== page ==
Pesticide management in Sri Lanka
Pesticides used in agriculture, public health, industrial, veterinary and domestic use can potentially end up in the water, either through seepage into groundwater, run-off into streams or via the municipal wastewater collection systems. On their way they often threaten human and environmen- tal health. Balancing the desired benefits of pesticide use, whilst minimizing the potentially harmful side effects of these potent chemicals primarily remains the responsibility of governments.
Sri Lanka’s high yielding crop varieties, such as tea and rice, are susceptible to pest damage, resulting in a need for safe and effective pest control. Sri Lanka has prohibited a large number of highly toxic chemicals without affecting its agri- cultural production and today produces one of the world’s cleanest teas with regards to all persistent organic pollutants (POPs) and WHO hazard class Ia and Ib chemicals. How was this achieved?
The Office of the Registrar of Pesticides, established within the Department of Agriculture looks at product registration, provides laboratory analysis for monitoring programmes and coordinates enforcement of the Control of Pesticides Act No 33 of 1980, guided by a multi-disciplinary and multi- sectoral Technical Advisory Committee. One of the keys to pesticide management is chemicals registration. Prerequi- sites are the conformation to international standards such as those of FAO and WHO; and the registration status in other countries. The Rotterdam Convention is one of the key international instruments providing governments with guidelines and detailed information on product use and risk profiles.
The adoption of international standards and cooperation is cost-effective in countries with limited financial and labora- tory capacity. Some challenges remain, but given that most of Sri Lanka’s pesticide control only started a little over two decades ago, the progress that has been made thanks to the institutional arrangements, legislation, and enforcement, has been remarkable.
(Source: Manuweera, 2007; Manuweera et al, 2008) 66
APPROPRIATE TECHNOLOGY AND INNOVATION
There are numerous examples where attempts to transfer tech- nologies from one place to another fails. Different approaches to wastewater management are required for different regions, rural and urban areas, with different population sizes and dif- ferent stages of economic governance depending on capacity to manage wastewater and capacity for governance. Approaches can also vary depending on the quality standard required for end users or end-point disposal. The sanitation ladder provides a useful instrument to assess the local status of sanitation in a community, municipality or region, pointing to optimal waste- water management strategies.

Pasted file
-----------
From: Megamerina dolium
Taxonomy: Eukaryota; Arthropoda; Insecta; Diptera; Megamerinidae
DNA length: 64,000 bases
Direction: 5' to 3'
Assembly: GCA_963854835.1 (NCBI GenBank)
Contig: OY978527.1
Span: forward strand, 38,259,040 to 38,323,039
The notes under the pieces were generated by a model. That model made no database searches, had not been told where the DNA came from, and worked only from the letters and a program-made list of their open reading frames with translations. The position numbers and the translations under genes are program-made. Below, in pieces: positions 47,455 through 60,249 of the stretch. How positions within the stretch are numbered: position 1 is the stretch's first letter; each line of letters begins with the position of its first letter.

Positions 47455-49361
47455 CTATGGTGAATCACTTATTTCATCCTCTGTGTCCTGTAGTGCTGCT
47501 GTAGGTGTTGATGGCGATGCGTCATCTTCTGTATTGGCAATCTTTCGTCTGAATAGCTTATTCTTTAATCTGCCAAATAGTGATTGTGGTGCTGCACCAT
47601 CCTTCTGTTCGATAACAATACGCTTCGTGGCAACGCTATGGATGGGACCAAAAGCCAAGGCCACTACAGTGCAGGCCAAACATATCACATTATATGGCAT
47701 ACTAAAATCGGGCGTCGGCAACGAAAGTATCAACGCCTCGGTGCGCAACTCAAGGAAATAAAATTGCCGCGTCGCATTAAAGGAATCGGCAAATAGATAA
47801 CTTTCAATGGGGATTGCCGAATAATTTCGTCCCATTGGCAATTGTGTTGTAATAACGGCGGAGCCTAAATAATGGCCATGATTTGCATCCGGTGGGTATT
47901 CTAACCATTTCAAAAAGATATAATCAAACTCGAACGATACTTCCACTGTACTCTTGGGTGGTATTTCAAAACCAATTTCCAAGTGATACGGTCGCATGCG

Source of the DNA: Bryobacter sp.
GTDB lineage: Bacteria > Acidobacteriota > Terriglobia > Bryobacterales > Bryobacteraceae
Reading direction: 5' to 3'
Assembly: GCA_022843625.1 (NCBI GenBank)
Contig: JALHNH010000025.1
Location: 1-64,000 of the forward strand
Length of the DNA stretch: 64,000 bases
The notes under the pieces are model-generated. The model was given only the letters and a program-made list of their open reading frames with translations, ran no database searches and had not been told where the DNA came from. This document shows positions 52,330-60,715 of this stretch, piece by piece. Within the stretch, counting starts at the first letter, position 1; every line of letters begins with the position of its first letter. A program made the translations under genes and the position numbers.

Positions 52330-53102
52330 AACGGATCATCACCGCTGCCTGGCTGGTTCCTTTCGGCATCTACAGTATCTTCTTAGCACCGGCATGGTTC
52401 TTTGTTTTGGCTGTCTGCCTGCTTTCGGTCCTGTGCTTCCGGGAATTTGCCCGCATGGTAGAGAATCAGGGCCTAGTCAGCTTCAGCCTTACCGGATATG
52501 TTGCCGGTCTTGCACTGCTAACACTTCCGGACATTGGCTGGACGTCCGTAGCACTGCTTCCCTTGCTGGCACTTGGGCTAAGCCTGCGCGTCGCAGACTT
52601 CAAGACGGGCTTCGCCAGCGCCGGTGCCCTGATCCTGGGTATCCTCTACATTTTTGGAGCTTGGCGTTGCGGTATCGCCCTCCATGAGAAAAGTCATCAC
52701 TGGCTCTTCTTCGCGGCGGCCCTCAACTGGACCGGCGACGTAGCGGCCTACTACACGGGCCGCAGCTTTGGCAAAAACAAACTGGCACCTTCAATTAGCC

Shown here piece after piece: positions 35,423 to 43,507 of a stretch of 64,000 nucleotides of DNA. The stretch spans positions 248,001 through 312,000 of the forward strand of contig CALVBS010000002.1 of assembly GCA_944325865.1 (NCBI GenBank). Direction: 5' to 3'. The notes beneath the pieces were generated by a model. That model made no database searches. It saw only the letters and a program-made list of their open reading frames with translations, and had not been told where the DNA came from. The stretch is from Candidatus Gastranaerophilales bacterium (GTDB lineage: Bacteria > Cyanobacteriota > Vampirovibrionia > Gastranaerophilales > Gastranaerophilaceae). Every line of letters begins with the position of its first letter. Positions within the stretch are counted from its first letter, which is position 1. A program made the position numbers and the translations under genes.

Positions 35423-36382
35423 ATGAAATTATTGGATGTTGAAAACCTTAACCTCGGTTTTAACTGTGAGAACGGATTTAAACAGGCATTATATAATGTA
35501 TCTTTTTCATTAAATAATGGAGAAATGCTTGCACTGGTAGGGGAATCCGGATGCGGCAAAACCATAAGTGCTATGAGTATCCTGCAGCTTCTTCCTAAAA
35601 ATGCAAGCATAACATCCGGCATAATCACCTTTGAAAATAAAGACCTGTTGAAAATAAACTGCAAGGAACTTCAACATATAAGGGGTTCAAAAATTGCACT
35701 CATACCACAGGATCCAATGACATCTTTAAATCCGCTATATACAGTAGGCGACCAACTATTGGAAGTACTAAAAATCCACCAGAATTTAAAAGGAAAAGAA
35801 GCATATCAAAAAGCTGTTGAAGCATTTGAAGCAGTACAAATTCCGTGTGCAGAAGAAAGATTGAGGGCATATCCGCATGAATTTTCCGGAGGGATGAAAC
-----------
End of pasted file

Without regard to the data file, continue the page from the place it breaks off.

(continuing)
Cradle-to-cradle – can we do away with wastewater?
The cradle-to-cradle philosophy suggests a new form of pro- duction using processes that rely on reusable, biodegradable or consumable materials. No waste, as we know it at all and in fact the possibility of using production methods to improve the environment, for example water going out cleaner than it came in. With cradle-to-cradle there is no end, as discarded products once they have served their purpose should provide food for the biosphere or be completely recyclable in the technosphere. Examples include carpets that are made of a polymer that is completely recyclable – it can be depolymerized and used again and again or textiles that are made from completely non-toxic material, tested down to parts per million, that are completely biodegradable and nutritious for the environment.
Why is it currently acceptable, even in developed countries with environmental guidelines, for manufactures and consumers to demand products whose production and or disposal damage the environment? We tolerate products that are inherently poi- sonous, are poisonous to make and have a toxic legacy. We need international regulations to drive innovation so that cradle-to- cradle becomes the norm. Companies are now starting to adopt cradle-to-cradle production and finding that it is economic to have design principles, that are “good” rather than “less bad”.
(Source: McDonough and Braungart, 2002)